What happens when you take two doom bands whom have a mutual respect for each other and give them one side of an LP each? Possibly one of the heaviest records ever! ‘Totems’, from Black Bow Records, combines five previously unreleased tracks – three from Slomatics and two from Mammoth Weed Wizard Bastard – and presents the ultimate in doom, though somehow without things ever feeling as if they’re verging on a pointless macho pissing contest.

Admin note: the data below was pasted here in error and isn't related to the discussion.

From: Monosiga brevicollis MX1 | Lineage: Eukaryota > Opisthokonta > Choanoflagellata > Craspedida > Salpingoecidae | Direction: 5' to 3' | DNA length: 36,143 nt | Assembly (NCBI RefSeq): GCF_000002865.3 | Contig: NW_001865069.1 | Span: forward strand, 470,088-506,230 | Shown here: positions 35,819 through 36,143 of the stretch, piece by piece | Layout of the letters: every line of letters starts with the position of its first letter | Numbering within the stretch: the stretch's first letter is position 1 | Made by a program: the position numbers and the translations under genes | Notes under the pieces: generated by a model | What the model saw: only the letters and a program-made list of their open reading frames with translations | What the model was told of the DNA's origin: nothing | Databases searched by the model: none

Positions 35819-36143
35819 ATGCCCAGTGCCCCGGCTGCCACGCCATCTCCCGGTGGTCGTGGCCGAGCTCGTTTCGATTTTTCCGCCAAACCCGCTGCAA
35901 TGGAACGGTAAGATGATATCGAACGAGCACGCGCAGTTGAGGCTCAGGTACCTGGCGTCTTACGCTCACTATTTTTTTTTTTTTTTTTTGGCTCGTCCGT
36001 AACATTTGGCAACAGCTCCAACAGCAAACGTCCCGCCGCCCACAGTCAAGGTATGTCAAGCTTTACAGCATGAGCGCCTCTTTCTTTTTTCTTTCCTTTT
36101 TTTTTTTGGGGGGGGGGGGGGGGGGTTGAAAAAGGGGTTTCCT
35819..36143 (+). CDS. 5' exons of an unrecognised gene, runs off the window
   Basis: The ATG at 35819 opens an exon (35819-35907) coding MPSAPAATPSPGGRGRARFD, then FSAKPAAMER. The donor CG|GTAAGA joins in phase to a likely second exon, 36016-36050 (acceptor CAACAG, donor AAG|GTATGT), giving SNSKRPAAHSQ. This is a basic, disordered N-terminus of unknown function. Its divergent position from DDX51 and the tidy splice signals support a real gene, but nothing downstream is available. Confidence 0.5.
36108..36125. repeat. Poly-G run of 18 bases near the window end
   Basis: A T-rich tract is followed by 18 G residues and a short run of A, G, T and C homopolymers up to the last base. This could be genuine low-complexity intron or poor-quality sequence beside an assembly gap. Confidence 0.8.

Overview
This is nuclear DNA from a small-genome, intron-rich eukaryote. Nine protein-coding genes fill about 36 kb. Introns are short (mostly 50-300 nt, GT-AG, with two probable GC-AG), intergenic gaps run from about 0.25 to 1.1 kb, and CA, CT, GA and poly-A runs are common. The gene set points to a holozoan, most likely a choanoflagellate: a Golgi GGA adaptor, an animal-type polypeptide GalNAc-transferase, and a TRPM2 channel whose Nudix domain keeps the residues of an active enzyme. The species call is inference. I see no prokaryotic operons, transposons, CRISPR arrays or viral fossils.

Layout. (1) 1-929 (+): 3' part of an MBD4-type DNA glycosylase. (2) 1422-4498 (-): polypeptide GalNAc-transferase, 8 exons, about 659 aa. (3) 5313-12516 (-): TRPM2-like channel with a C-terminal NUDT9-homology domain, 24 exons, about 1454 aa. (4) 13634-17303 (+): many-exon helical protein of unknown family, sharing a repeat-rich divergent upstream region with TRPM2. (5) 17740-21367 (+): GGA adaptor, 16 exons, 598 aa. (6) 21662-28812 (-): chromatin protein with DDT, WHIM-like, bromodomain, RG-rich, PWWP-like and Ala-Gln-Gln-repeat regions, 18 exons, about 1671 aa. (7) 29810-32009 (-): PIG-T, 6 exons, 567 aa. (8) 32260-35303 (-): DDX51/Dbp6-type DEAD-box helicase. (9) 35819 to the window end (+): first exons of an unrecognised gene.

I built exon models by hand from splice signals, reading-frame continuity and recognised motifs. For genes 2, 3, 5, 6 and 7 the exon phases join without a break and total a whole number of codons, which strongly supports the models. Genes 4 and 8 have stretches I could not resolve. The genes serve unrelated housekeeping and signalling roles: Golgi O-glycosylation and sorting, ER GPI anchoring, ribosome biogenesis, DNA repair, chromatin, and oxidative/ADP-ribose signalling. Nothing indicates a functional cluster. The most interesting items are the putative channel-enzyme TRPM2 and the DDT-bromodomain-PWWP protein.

Welsh doomsters Mammoth Weed Wizard Bastard have been building a cult following since they unveiled a thirty minute track as their debut offering back in 2015. On the basis of their two contributions to this split release, they have absolutely no intent to lighten up or attract new listeners by mixing up their doom riffs with anything catchy. This time around, though, they have made a slight concession to something more digestible length-wise. That said, both tracks on this disc clock in at a lengthy ten and twelve minutes each, which is great if you love doom and are content with being swallowed head first by a weighty and treacly sound, but probably quite tedious if you came craving songs. That said, if you wanted songs and hooks, you’re unlikely to be even considering listening to MWWB.